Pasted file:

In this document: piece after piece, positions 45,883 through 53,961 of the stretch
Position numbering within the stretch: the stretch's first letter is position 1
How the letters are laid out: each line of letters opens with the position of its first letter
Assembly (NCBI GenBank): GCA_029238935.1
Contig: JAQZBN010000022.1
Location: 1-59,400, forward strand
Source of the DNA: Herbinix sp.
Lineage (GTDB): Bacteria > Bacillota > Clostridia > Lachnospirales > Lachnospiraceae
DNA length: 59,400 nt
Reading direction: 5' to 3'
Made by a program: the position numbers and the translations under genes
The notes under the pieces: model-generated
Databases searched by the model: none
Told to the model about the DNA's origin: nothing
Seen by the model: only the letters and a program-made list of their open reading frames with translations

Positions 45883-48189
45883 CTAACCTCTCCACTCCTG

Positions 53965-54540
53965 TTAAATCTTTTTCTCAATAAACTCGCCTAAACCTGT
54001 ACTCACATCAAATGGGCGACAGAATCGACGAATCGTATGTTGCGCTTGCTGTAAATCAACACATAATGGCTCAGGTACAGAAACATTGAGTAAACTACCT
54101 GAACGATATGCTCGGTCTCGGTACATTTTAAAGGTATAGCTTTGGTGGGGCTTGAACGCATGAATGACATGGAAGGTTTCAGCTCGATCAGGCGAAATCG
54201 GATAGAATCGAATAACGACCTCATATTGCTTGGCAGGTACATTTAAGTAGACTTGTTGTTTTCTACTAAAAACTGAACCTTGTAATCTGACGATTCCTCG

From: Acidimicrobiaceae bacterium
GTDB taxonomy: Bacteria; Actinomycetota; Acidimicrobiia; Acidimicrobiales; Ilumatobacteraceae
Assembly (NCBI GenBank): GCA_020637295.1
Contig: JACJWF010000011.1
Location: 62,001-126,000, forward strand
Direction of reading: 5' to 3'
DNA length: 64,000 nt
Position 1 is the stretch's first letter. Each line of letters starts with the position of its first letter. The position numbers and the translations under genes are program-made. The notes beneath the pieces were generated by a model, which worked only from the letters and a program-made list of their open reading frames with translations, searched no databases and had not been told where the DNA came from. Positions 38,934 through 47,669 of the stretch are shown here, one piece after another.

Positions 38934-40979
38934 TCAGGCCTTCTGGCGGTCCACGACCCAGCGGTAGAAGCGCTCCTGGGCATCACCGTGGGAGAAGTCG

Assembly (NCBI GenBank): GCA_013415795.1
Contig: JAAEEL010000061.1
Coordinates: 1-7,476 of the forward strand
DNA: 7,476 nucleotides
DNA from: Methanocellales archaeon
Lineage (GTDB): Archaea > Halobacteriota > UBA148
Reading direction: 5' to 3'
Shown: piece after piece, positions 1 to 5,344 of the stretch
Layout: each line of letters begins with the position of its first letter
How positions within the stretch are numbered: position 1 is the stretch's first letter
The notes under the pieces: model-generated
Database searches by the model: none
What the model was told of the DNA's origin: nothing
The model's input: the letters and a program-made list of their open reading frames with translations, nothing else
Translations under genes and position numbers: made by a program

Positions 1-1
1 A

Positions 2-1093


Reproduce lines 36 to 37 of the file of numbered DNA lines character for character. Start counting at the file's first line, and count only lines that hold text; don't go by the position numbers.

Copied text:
DNA: 7,476 nucleotides
DNA from: Methanocellales archaeon